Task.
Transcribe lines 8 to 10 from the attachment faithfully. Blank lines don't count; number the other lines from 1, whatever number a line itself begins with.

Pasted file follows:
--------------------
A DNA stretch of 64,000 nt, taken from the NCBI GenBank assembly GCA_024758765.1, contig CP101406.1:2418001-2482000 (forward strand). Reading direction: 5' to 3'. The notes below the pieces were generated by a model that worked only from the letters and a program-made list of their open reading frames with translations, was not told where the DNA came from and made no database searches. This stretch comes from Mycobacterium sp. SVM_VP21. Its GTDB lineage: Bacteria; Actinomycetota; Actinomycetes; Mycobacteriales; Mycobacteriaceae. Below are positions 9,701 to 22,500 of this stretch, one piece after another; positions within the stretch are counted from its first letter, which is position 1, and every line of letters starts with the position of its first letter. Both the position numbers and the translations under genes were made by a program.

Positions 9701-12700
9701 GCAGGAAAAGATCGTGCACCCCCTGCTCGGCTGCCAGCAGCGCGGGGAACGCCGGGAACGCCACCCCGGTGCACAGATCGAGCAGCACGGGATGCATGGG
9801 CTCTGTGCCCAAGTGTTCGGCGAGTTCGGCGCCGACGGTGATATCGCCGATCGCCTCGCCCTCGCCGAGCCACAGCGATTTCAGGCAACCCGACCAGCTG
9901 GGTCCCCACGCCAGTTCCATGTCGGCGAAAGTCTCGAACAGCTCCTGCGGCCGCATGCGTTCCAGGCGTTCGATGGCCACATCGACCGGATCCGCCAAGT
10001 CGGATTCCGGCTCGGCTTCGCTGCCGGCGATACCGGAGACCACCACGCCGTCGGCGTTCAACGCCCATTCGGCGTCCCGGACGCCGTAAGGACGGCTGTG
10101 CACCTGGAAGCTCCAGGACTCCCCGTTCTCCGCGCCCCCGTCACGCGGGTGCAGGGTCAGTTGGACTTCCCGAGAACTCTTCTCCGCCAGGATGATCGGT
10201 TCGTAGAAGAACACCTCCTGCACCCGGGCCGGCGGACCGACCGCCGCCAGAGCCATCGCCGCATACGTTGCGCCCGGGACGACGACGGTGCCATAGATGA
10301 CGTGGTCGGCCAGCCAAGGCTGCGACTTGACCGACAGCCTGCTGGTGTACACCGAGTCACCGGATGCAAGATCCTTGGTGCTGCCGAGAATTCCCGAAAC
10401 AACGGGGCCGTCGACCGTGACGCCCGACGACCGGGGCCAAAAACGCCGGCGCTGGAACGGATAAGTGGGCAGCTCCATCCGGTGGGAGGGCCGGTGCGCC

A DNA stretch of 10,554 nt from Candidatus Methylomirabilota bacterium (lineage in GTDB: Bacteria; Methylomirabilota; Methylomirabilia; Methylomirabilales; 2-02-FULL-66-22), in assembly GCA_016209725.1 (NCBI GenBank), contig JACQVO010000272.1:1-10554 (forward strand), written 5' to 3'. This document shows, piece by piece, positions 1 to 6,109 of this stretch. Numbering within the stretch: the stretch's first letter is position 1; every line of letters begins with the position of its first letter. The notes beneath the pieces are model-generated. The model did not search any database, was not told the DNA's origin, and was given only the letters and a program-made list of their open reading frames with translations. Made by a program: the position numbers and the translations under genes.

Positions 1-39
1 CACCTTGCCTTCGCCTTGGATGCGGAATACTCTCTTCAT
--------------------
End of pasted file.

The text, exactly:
10201 TCGTAGAAGAACACCTCCTGCACCCGGGCCGGCGGACCGACCGCCGCCAGAGCCATCGCCGCATACGTTGCGCCCGGGACGACGACGGTGCCATAGATGA
10301 CGTGGTCGGCCAGCCAAGGCTGCGACTTGACCGACAGCCTGCTGGTGTACACCGAGTCACCGGATGCAAGATCCTTGGTGCTGCCGAGAATTCCCGAAAC
10401 AACGGGGCCGTCGACCGTGACGCCCGACGACCGGGGCCAAAAACGCCGGCGCTGGAACGGATAAGTGGGCAGCTCCATCCGGTGGGAGGGCCGGTGCGCC